IL-17 Inhibitors Not Linked to IBD Risk in Patients with Immune Disorders

July 21, 2021
Armand Butera

Armand Butera is the assistant editor for HCPLive. He attended Fairleigh Dickinson University and graduated with a degree in communications with a concentration in journalism. Prior to graduating, Armand worked as the editor-in-chief of his college newspaper and a radio host for WFDU. He went on to work as a copywriter, freelancer, and human resources assistant before joining HCPLive. In his spare time, he enjoys reading, writing, traveling with his companion and spinning vinyl records. Email him at abutera@mjhlifesciences.com.

Researchers from France challenge previous reports of the IL-17 inhibitor treatment resulting in an increased risk of inflammatory bowel disease in patients with immune disorders like psoriasis.

A new nationwide cohort study from the Paris-East Créteil University in France concluded that patients with psoriasis, psoriatic arthritis or ankylosing spondylitis did not experience a higher risk of inflammatory bowel disease (IBD) when treated with interleukin 17 (IL-17) inhibitors.

The 3 chronic immune-mediated disorders have greatly impacted the quality of life of patients throughout the years, and while no cure exists, medical professionals have urged for a variety of ways to manage the severity of the conditions such as being cytokine-based therapies.

Emilie Sbidian, MD, and investigators noted that IL-17 inhibitors have played a crucial role in the pathogenesis of these immune-mediated disorders.

Commercial IL-17 inhibitors such as secukinumab, ixekizumab, and brodalumab, are considered some of the highest efficacious biologics for moderate-to-severe of psiorasis, psoriatic arthritis and ankylosing spondylitis.

However, recent epidemiological studies have established associations between these disorders and inflammatory bowel disease (IBD) in addition to an increase of Crohn’s disease (CD) and ulcerative colitis (UC).

The investigators noted that inflammatory bowel syndrome occurs approximately 4 times more in patients with psoriasis than the general population.

Additionally, studies reported that IL-17 treatment had exacerbated or triggered new-onset IBD in patients with psoriasis, and early clinical trials of IL-17 were halted and terminated after data showed that patients received worse clinical outcomes than those in the placebo group.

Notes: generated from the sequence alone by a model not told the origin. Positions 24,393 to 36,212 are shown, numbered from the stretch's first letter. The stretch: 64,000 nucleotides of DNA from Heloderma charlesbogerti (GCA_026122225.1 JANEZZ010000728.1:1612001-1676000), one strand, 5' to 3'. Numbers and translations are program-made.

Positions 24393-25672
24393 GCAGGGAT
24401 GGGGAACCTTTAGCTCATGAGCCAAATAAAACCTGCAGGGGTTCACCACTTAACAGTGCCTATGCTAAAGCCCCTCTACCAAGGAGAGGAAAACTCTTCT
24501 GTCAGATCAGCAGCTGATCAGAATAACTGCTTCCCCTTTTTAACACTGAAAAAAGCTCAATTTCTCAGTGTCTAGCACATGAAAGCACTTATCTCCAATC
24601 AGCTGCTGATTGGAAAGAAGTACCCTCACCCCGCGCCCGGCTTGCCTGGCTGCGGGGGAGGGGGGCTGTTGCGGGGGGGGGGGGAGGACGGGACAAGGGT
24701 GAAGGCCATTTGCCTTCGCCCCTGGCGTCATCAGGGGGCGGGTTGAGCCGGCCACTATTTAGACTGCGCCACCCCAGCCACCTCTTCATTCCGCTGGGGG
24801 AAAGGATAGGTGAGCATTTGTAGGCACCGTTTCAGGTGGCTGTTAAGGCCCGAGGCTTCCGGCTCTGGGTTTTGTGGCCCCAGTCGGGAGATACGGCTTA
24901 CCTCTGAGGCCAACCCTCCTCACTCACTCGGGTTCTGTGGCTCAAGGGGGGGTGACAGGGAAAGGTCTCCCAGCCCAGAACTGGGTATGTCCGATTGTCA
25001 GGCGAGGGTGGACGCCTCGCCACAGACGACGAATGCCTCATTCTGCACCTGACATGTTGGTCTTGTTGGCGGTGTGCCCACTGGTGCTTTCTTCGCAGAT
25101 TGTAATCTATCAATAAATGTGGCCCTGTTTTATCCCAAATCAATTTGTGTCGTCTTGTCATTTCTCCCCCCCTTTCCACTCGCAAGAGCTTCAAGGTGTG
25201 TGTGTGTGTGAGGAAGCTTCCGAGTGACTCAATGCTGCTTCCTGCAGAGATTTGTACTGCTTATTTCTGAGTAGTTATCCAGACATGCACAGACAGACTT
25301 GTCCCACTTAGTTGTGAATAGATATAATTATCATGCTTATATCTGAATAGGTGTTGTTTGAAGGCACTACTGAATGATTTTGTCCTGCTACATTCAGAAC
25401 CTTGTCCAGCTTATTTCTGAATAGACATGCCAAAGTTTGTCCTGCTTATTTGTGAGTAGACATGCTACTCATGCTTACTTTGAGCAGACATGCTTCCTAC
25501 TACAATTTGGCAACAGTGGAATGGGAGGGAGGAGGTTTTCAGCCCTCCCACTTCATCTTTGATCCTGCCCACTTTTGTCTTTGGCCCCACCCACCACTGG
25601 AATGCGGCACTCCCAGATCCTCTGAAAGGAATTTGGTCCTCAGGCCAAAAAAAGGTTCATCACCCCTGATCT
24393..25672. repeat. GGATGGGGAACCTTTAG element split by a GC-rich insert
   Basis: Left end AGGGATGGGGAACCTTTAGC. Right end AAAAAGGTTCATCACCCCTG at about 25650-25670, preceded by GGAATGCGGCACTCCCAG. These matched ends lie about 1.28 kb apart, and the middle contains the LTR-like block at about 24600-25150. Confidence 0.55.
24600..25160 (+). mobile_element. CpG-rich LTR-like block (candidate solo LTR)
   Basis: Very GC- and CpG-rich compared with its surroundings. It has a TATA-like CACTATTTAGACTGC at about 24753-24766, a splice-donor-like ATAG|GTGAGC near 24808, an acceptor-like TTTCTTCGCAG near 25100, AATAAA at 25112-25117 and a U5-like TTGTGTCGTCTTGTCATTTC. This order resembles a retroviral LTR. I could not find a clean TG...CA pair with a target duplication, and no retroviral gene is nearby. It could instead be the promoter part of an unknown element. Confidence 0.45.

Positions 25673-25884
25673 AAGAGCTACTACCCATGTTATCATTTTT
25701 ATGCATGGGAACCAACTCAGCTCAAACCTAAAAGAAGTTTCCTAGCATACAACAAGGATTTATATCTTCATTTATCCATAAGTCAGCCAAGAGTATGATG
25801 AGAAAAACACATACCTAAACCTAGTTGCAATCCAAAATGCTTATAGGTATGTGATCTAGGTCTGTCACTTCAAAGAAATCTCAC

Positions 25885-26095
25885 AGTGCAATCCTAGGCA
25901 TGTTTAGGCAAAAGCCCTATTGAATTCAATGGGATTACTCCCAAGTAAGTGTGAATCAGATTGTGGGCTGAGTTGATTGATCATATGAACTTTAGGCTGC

Despite this, information from the previous studies was limited.

This prompted Sbidian and fellow investigators to investigate if IL-17 inhibition was truly associated with a higher risk of IBD in patients with psoriasis, psoriatic arthritis and ankylosing spondylitis.

The Methods

The investigative team pulled administrative data from a French national health data system that covered approximately 99% of the French population and had been used in several pharmacoepidemiologic studies in the past.

In addition to the database, the researchers assembled a study population of 47,643 patients with psoriasis, psoriatic arthritis, and ankylosing spondylitis with at least 1 prescription of an IL-17 inhibitor. All adults 18 years or older were eligible to apply between July 2016 and May 2019.

Prescriptions for apremilast or enranercept were considered for the study, and a non-exposed etanercept cohort was established. Researchers also studied 16,793 etanercept-naïve patients, otherwise defined as “new users,” who were included in the study population.

The covariates established at baseline were age, sex, and comorbidities such as chronic obstructive pulmonary disease (COPD), cancer, hypertension, etc.

Follow-ups with patients regarding an IBD event, death from any cause, systemic treatment switches, or losses due to follow-up were done before September 30, 2019.

The Findings

Researchers found that patients who had initiated an IL-17 or etanercept therapy, many of whom were younger women, experienced lower proportions of comorbidities than apremilast new-users.

Additionally, 72 (.43%) new cases of IBD were identified in the IL-17 new-users group, as well as 11 (0.05%) in apremalist new-users and 49 (0.48%) in etanercept new-users groups.

Overall, risk of IBD was significantly higher in patients exposed to IL-17 than any other group. These patients were 4 times more likely to develop CD than apremilast new-users and 2 times more likely to develop UC, despite the latter showing no statistical significance.

The study also showed that among patients with psoriasis, IL-17 inhibitors new-users were 8 times as likely to develop IBD than apremalist new-users. No differences were shown for the 2 other disorders.

Overall, while the investigators noted that the risk of IBD was greater in the IL-17 inhibitors group when compared to the apremalist groups, they observed no difference between IL-17 inhibitors and etanercept new-users.

When etanercept was used as a comparator, treatment with IL-17 was not associated with a higher risk of IBD. Additionally, Sbidian and colleagues hypothesized the severity of the underlying disease in patients could explain the difference in the 2 comparators.

They believed further research was required to fully confirm their findings.

“We herein demonstrated that treatment with IL17 (inhibition) is not associated with a higher risk of IBD in patients with psoriasis, psoriatic arthritis or ankylosing spondylitis when taking into account the severity of the underlying disease when using etanercept as a comparator,” the team said. “These results need to be confirmed in other large databases.”

The study, “Risk of inflammatory bowel disease in patients with psoriasis, psoriatic arthritis and ankylosing spondylitis initiating interleukin 17 inhibitors: a nationwide population-based study using the French national health data system,” was published online in Arthritis & Rheumatology.


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